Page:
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  • I last tried digiscoping about 7/8 years ago when I had a Sony DSLR and a Hawke Scope. The scope wasn't the best quality but it wasn't the worst - it cost me about £500 back then. I must be honest and say I was never happy with any of the results. I always found the manual focus a drag especially with a moving subject and I really disliked using an angled scope - maybe I would have been happier with a straight scope. This was especially frustrating when trying to find something in the narrow field of view - that certainly would have been easier with a straight scope. The other issue was always the aperture - it was always around f10 or more which was very limiting for shutter speeds.
    That said, it was 7/8 years ago and things have moved on significantly. I see a lot of excellent digiscoped images but to be honest they are mostly of static birds. A lot of people doing that are using very expensive scopes though they are still much cheaper than something like an f4 500mm Canon lens. I gather also a lot of people are using phones or compact cameras on apparatus that can swing over the scope when you want to take a picture but leave the scope free for general viewing, which of course isn't possible with the DSLR mounts. Is your 7D a mark 1 or 2 as that would make a difference in using the 1.4 TC.




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  • Hi

    as Bob says the current MO is to put your phone up to the scope using an ( expensive) adaptor :
    However they do work well :)

    I'm still slamming a Leica fun size D-Lux 3 onto my scope with the B&Q adaptor:
    Will be taking it to Lesbos again this Spring along with the Lumix.


    For advice about Birding, Identification,field guides,  binoculars, scopes, tripods,  etc - put 'Birding Tips'   into the search box

  • In reply to Bobs_Still_Retired:

    Hi folks, thanks for all the replies!

    I now have a bunch of different options for trying to get pictures of the peregrines - I forgot to take the simple smartphone one with me today so will try that out another time.

    I've got my EOS 7D (mark1) with a 1.4x to get this shot - there's obviously a dirt issue on one of the lenses (probably the extender) as there's some fuzzing in the image.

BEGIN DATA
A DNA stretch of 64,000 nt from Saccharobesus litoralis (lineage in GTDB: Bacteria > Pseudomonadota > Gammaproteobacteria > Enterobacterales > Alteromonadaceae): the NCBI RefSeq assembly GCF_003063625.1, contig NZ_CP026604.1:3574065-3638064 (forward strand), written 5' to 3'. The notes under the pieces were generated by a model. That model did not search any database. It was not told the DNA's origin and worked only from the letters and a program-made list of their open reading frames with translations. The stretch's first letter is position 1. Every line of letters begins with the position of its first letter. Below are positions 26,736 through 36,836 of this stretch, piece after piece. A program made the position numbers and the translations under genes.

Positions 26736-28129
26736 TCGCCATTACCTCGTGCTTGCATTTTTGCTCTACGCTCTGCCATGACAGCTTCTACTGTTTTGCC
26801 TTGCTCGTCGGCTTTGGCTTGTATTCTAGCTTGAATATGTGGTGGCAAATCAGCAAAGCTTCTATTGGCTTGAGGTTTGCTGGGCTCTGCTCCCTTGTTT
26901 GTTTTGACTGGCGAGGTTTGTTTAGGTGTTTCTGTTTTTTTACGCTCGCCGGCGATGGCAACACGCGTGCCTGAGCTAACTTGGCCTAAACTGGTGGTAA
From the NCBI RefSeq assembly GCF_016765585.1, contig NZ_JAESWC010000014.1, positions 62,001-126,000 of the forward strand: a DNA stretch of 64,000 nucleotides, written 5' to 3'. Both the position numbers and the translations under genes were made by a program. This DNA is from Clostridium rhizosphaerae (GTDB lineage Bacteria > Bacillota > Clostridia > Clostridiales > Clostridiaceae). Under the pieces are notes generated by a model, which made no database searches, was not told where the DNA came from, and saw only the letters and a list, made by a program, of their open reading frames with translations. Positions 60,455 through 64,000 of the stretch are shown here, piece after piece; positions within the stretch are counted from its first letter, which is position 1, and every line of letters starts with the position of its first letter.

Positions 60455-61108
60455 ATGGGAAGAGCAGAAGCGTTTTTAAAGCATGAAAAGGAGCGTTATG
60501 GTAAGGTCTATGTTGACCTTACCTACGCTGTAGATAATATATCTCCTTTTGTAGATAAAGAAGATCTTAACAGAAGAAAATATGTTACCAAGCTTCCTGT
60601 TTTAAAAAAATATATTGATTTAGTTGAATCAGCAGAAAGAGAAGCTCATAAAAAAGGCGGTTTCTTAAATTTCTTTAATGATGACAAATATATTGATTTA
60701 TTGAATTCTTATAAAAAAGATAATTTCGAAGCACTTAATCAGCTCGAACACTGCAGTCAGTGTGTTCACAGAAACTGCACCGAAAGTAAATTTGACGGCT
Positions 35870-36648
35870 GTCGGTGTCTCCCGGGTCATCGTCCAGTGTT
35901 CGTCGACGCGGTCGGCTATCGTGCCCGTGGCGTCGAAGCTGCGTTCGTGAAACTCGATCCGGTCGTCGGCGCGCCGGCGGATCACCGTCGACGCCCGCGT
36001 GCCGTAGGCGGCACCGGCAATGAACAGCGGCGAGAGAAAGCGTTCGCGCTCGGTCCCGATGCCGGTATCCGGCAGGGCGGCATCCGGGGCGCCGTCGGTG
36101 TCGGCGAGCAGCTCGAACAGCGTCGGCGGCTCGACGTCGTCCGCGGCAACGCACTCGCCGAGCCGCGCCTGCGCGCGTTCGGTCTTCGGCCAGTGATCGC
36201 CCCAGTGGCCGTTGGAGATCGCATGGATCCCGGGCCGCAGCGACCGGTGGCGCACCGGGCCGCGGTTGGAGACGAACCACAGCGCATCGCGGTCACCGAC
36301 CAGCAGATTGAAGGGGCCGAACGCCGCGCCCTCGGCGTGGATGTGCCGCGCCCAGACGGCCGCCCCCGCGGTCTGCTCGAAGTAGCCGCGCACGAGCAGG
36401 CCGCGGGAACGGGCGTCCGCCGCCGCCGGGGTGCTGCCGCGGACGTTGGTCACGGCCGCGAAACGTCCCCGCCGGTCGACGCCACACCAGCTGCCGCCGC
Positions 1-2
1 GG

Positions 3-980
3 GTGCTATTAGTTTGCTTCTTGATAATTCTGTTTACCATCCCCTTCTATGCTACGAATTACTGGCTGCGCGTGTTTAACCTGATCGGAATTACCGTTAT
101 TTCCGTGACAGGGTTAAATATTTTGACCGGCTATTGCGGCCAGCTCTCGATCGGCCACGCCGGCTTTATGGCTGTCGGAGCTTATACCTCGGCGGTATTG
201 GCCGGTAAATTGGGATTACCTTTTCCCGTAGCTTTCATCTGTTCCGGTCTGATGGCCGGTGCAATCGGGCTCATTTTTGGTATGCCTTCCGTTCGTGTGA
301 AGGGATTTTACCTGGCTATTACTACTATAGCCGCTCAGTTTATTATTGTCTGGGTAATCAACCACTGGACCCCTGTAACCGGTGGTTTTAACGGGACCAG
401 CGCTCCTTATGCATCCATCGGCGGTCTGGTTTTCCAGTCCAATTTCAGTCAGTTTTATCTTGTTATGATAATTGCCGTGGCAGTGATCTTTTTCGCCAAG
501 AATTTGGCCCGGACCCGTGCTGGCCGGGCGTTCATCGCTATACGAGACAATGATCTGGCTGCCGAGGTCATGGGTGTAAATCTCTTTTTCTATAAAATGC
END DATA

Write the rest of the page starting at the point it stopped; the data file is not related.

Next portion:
This shot is with my other EOS7D (M1), with a photoadapter and connected to my Opticron ES80 field scope. 

    I was having trouble seating the push fit adapter on the eyepiece of the field scope, hence the weird image!

    This next one is with the eyepiece zoomed in, and a better seat on the adapter..

    These are just early test shots and hopefully with more practice I'll get better at this!

    Any tips and tricks welcomed!


  • Hi Pippa good to see you are making progress, I think one thing you are going to have to contend with in a quarry is atmospherics/heat haze at a distance you would have to be not to disturb them.

    I took these a few days ago of one in a quarry near me, these were taken at probably 100 metres away.

    the original of the first one just resized for upload

    taken with a 7D mk2 and 100-400mm MK2

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  • Nice Alan! Atmospherics definitely an issue - the quarry is quite close to the coast so we get a bit of sea mist... Not so much heat haze yet this year!

    Big thumbs up to Matt at Sherwoods Photo Ltd - I emailed him asking about the poor seating of the photoadapter and he called me right back to help fix it! All sorted now and I may try some tests in the garden across the field after dinner to get some practice in.

    I'll have to put a rangefinder on the distance to the peregrine nest - it's pretty far, you can't see the bird at all with the naked eye...